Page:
|Dave Pelland has extensive experience covering the business use of technology, networking and communications tools by companies of all sizes. Dave's editorial and corporate experience includes more than 10 years editing an electronic technology and communications industry newsletter for a global professional services firm.|
Protecting Your Small Business Debit or Travel Cards
Debit and travel cards provide convenient and cost-effective payment and financial management tools for small business owners, but their ease-of-use also makes it vitally important to protect these cards (and your linked accounts) against unauthorized use and fraud.
About a third of all purchases in the United States are made with payment cards, and debit and travel cards comprise an increasingly large portion of those transactions.
Unfortunately, this growing popularity leads to a corresponding growth in payment-card-related fraud attempts, both by outside hackers and, in the case of businesses, by employees.
Estimates vary about the amount of payment-card fraud committed by team members, but some common problems include:
The growing risks make it important to understand not only how your company's debit or travel cards can be used inappropriately, but also ways to protect your company and the banking accounts linked to your payment cards.
For starters, it's a good idea to talk to your banker about the cards your company uses and the associated fraud protections. A business debit card, for instance, may not have the same mandatory safeguards against unauthorized transactions as a credit card, but many banks offer liability limits and similar protection.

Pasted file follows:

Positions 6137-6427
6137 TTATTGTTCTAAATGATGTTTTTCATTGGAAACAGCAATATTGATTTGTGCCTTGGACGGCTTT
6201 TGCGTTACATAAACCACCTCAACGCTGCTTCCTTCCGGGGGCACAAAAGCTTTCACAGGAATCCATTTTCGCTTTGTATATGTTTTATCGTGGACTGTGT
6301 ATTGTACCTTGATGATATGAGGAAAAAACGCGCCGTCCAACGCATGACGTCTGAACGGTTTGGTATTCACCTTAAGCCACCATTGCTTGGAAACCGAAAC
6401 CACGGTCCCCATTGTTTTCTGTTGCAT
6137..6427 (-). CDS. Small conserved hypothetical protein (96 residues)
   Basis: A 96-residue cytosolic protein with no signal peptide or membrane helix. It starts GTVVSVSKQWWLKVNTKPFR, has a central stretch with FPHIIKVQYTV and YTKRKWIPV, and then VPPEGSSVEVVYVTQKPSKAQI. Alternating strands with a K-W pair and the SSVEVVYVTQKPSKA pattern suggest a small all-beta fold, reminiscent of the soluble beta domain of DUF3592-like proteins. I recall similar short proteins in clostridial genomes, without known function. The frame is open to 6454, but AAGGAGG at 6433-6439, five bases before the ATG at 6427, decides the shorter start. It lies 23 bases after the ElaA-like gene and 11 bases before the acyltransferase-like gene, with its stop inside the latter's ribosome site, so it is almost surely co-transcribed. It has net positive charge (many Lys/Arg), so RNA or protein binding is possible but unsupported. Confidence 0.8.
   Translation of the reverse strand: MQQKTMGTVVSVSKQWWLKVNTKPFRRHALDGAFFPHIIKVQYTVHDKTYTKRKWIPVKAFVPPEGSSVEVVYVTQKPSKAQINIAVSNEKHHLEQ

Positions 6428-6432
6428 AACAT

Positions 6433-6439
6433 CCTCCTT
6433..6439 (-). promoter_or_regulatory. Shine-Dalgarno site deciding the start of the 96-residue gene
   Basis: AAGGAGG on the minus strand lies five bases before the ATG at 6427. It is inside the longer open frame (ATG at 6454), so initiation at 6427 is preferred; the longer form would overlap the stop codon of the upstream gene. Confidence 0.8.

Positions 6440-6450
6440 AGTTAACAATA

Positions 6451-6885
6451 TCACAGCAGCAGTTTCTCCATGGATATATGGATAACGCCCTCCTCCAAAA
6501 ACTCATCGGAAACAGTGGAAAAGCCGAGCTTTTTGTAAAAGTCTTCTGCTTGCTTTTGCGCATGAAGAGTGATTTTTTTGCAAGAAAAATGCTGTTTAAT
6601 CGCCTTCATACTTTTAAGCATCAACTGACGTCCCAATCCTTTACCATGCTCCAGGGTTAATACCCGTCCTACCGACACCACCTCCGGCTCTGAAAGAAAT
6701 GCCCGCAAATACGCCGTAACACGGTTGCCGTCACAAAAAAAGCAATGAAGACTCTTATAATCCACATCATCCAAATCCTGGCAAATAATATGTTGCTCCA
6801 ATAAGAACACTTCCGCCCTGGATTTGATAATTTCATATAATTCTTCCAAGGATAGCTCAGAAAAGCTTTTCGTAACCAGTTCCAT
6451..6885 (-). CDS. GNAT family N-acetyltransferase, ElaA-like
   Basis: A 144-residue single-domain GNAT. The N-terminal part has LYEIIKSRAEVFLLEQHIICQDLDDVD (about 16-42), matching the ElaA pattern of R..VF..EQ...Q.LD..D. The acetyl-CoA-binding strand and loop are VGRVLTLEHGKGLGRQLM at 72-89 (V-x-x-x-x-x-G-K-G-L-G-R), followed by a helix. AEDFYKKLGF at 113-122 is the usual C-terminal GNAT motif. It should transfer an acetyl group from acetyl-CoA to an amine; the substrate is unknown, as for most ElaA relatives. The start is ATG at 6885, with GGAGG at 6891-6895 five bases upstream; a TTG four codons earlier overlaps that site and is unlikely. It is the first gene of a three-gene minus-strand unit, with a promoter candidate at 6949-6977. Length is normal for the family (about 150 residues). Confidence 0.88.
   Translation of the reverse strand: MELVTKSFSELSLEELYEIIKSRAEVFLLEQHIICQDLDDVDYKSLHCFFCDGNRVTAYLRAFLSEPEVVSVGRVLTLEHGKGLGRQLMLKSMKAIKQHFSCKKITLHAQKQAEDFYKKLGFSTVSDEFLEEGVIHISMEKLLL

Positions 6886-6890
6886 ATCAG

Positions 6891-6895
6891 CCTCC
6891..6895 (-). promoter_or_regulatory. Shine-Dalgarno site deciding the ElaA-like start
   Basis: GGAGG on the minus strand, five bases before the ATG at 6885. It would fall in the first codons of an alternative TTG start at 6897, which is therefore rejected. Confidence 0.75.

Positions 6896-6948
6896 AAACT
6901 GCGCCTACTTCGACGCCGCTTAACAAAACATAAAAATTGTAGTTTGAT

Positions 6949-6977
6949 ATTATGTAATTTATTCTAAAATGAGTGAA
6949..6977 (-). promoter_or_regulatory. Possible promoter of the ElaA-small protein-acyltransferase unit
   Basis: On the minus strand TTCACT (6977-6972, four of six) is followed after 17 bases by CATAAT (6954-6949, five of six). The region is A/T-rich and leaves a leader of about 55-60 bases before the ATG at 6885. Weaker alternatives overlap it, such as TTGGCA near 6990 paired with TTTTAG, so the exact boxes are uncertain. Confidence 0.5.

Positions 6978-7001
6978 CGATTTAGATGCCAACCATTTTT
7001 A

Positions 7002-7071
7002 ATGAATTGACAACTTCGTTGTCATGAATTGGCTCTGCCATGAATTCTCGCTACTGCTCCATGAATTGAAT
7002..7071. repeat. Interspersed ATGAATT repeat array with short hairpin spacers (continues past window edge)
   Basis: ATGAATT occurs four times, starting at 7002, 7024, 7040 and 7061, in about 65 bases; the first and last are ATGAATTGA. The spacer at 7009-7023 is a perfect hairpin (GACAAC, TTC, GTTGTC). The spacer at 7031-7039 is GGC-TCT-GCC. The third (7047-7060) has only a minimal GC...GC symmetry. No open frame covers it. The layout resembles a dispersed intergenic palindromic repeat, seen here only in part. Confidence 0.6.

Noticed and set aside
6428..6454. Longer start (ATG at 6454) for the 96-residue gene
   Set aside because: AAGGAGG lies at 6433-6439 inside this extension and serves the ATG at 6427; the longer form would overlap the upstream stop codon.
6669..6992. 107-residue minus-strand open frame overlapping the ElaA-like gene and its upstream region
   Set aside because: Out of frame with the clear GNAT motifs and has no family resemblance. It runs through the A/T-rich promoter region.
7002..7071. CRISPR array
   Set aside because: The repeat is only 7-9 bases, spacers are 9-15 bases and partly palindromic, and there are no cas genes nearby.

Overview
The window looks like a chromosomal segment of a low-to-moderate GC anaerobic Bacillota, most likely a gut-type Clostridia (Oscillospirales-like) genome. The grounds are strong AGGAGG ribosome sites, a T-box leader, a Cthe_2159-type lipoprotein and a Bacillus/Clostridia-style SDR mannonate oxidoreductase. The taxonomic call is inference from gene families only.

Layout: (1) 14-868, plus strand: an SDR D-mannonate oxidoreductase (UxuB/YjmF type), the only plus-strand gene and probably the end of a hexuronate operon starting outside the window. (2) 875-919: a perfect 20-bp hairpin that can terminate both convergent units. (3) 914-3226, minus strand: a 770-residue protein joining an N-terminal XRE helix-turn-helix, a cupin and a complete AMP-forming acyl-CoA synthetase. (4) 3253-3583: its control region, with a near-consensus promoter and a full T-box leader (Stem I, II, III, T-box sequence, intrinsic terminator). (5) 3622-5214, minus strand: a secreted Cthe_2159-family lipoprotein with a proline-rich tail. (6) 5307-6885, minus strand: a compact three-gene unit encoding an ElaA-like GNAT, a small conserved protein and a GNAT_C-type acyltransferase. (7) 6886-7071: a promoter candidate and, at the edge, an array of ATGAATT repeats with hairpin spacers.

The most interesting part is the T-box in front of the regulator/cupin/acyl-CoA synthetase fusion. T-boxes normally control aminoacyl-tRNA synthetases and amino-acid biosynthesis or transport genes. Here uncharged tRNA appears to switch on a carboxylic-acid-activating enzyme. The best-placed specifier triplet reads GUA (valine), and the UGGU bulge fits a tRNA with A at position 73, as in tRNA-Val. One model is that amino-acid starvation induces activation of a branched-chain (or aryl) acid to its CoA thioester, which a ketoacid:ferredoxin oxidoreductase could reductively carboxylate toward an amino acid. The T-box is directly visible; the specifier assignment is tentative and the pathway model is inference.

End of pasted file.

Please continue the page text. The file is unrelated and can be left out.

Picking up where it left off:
It's also a good idea to be aware of phishing or "smishing" schemes in which someone will send a fraudulent email or text message asking you to log into your account. Your bank won't send you this type of message, so treat any requests to access your account via a link embedded in a message suspiciously.
In addition, take advantage of the security features built in to the latest-generation EMV "chip' cards that are gradually replacing debit and travel cards in the United States. These cards encrypt expiration dates and similar identifiable information with each transaction, making transactions more secure than those completed with a traditional magnetic-strip card. Even if an EMV card is lost or stolen, it can't be used for unauthorized transactions.
Safeguarding Your Accounts
Banks and the payment card associations recommend a variety of additional steps to protect your debit and travel cards against unauthorized use:
With some prudent risk management, debit and travel cards can increase your small business' financial flexibility without opening the door to fraud and unauthorized use.
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